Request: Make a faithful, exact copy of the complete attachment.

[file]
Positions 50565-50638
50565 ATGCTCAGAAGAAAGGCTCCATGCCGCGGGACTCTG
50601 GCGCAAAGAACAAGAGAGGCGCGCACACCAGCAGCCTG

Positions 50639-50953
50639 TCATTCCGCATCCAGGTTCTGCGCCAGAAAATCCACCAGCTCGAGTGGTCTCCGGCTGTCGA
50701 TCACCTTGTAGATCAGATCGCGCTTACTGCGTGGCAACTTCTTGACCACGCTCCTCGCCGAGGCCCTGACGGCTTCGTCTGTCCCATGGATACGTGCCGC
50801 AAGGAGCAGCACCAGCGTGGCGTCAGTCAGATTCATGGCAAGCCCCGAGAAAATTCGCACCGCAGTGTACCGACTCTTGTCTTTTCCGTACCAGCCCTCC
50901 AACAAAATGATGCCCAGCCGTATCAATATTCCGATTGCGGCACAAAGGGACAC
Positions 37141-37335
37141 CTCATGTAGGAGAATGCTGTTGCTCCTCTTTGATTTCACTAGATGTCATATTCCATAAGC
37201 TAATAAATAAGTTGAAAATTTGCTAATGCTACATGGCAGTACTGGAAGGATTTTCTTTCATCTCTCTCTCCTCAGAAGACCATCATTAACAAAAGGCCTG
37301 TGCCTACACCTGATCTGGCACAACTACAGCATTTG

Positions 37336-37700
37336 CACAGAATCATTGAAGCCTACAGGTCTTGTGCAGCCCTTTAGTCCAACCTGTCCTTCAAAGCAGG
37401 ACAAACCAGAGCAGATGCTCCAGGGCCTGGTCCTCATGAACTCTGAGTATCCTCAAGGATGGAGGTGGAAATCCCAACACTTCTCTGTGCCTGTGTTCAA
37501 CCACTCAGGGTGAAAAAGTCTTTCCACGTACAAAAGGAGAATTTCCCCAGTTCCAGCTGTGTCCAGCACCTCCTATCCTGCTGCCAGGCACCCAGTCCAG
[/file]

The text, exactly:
Positions 50565-50638
50565 ATGCTCAGAAGAAAGGCTCCATGCCGCGGGACTCTG
50601 GCGCAAAGAACAAGAGAGGCGCGCACACCAGCAGCCTG

Positions 50639-50953
50639 TCATTCCGCATCCAGGTTCTGCGCCAGAAAATCCACCAGCTCGAGTGGTCTCCGGCTGTCGA
50701 TCACCTTGTAGATCAGATCGCGCTTACTGCGTGGCAACTTCTTGACCACGCTCCTCGCCGAGGCCCTGACGGCTTCGTCTGTCCCATGGATACGTGCCGC
50801 AAGGAGCAGCACCAGCGTGGCGTCAGTCAGATTCATGGCAAGCCCCGAGAAAATTCGCACCGCAGTGTACCGACTCTTGTCTTTTCCGTACCAGCCCTCC
50901 AACAAAATGATGCCCAGCCGTATCAATATTCCGATTGCGGCACAAAGGGACAC
Positions 37141-37335
37141 CTCATGTAGGAGAATGCTGTTGCTCCTCTTTGATTTCACTAGATGTCATATTCCATAAGC
37201 TAATAAATAAGTTGAAAATTTGCTAATGCTACATGGCAGTACTGGAAGGATTTTCTTTCATCTCTCTCTCCTCAGAAGACCATCATTAACAAAAGGCCTG
37301 TGCCTACACCTGATCTGGCACAACTACAGCATTTG

Positions 37336-37700
37336 CACAGAATCATTGAAGCCTACAGGTCTTGTGCAGCCCTTTAGTCCAACCTGTCCTTCAAAGCAGG
37401 ACAAACCAGAGCAGATGCTCCAGGGCCTGGTCCTCATGAACTCTGAGTATCCTCAAGGATGGAGGTGGAAATCCCAACACTTCTCTGTGCCTGTGTTCAA
37501 CCACTCAGGGTGAAAAAGTCTTTCCACGTACAAAAGGAGAATTTCCCCAGTTCCAGCTGTGTCCAGCACCTCCTATCCTGCTGCCAGGCACCCAGTCCAG